We’ve covered methods and rules to differentiate functions of the form y=f(x), where y is explicitly defined as a function of x (click here to review explicit differentiation). But what if we have to derive functions that are not set this way? If you can easily express y as a function of x, by all means do that first. For example x²+y=1, isolate y as a function of x: y= (1-x²) and use the derivative rules. Let’s look at x²+y²=1, or y=sin(3x+4y), clearly isolating y is not trivial, this is where we’ll be using implicit differentiation; Derive the left hand side and the right hand side with respect to x, and isolate y’. It is basically an application of the chain rule, just remember that y is not a constant, it is a function of x.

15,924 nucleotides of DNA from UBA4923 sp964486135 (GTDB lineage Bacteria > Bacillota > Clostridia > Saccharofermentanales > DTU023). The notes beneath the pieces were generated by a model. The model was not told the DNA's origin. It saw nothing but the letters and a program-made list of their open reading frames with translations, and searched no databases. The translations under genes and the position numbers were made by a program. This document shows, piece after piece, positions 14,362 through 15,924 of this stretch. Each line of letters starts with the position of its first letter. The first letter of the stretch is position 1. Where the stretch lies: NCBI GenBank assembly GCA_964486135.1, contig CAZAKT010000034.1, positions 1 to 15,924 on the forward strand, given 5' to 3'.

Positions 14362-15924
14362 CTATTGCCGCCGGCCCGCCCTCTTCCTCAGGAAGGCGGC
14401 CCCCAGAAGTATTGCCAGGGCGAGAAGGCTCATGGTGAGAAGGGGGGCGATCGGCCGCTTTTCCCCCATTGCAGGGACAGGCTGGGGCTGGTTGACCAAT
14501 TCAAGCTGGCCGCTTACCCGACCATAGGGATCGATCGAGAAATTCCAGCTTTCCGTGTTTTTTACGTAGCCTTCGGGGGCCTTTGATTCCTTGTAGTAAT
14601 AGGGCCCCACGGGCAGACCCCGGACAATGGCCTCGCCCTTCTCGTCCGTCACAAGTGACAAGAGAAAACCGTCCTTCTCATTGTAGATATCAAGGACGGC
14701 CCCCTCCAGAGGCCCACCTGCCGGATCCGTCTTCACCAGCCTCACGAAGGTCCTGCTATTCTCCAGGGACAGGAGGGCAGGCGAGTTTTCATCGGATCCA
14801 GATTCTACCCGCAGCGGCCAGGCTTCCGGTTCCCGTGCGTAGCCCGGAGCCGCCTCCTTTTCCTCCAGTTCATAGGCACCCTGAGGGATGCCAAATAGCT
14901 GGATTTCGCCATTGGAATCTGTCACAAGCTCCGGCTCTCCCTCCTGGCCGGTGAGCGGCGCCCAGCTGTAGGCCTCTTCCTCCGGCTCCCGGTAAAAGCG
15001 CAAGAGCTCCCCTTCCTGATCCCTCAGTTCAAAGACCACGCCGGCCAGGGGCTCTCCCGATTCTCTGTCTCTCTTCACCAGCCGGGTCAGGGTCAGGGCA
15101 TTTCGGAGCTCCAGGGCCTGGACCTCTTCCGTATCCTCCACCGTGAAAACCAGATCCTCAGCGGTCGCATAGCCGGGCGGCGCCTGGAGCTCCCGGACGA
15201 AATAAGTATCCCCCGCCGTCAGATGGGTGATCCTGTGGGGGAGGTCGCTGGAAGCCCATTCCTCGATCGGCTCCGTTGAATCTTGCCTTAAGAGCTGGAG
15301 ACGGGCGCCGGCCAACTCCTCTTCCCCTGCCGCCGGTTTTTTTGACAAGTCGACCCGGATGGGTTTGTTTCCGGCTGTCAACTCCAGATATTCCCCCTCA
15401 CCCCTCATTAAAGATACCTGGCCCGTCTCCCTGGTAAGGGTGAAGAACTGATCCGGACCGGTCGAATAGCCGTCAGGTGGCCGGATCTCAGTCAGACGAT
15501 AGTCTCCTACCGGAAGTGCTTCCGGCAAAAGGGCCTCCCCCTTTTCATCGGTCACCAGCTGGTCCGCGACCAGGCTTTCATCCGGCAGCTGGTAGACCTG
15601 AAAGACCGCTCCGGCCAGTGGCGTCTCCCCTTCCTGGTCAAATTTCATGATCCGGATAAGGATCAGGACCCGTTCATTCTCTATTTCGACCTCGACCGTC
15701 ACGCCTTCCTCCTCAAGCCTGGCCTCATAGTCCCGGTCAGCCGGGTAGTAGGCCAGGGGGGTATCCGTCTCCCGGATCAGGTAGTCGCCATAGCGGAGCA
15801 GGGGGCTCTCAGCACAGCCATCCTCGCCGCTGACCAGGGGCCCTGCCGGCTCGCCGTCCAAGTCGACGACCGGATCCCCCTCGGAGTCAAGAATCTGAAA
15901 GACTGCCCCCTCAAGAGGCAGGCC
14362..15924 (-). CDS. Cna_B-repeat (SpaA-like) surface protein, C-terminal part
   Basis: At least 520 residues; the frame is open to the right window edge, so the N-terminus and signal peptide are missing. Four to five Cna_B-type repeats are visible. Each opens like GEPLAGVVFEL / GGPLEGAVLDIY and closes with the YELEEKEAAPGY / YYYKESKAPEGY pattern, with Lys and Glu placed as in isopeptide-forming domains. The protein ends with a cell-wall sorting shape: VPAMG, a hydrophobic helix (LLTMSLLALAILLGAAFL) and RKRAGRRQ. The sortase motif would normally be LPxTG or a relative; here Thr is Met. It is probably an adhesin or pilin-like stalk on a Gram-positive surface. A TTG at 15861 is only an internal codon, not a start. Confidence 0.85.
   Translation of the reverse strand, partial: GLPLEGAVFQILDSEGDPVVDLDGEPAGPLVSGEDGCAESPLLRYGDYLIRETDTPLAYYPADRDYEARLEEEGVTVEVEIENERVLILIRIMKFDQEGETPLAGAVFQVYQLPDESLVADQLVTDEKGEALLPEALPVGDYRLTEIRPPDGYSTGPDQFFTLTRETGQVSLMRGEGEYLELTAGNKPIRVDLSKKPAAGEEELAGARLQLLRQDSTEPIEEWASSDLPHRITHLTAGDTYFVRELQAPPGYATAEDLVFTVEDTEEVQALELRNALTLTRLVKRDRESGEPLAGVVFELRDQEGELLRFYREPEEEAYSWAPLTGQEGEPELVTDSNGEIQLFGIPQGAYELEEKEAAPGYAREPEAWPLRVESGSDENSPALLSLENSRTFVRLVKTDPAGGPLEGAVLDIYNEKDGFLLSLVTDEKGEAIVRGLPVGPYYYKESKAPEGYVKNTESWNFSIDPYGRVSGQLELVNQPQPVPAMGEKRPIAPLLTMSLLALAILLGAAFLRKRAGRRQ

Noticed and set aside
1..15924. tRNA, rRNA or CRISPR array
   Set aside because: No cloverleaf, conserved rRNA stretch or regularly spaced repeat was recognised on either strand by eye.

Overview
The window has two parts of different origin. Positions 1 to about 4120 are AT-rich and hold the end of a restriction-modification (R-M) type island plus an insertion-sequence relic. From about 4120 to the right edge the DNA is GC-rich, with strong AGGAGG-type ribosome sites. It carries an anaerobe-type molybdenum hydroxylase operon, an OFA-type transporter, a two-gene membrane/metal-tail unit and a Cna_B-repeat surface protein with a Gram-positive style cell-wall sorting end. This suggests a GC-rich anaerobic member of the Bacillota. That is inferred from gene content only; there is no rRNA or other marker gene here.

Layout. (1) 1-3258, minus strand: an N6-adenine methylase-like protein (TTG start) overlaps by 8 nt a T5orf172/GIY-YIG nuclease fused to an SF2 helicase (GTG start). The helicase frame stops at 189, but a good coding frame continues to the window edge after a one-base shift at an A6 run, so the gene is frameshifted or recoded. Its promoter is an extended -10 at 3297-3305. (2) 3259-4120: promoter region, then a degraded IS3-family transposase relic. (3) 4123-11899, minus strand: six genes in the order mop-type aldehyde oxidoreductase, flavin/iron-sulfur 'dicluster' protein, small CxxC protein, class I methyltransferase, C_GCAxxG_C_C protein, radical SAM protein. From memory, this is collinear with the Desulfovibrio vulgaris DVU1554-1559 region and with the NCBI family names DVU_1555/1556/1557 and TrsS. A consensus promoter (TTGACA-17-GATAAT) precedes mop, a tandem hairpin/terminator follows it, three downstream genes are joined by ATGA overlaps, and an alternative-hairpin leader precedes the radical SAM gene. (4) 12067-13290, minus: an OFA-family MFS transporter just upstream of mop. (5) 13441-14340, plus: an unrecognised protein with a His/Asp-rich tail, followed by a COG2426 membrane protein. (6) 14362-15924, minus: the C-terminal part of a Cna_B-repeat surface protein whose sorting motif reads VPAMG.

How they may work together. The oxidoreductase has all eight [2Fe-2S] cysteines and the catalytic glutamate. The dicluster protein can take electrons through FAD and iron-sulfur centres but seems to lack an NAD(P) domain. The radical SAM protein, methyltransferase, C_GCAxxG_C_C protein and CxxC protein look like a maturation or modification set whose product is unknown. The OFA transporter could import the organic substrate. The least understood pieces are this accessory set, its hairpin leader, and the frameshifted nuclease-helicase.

Let’s see how it works (click here):

Now let’s take a closer look how to differentiate sin(3x+4y(x)) with respect to x:

Here’s another example, only this time differentiation with respect to y (click here):

Until next time,

Michal

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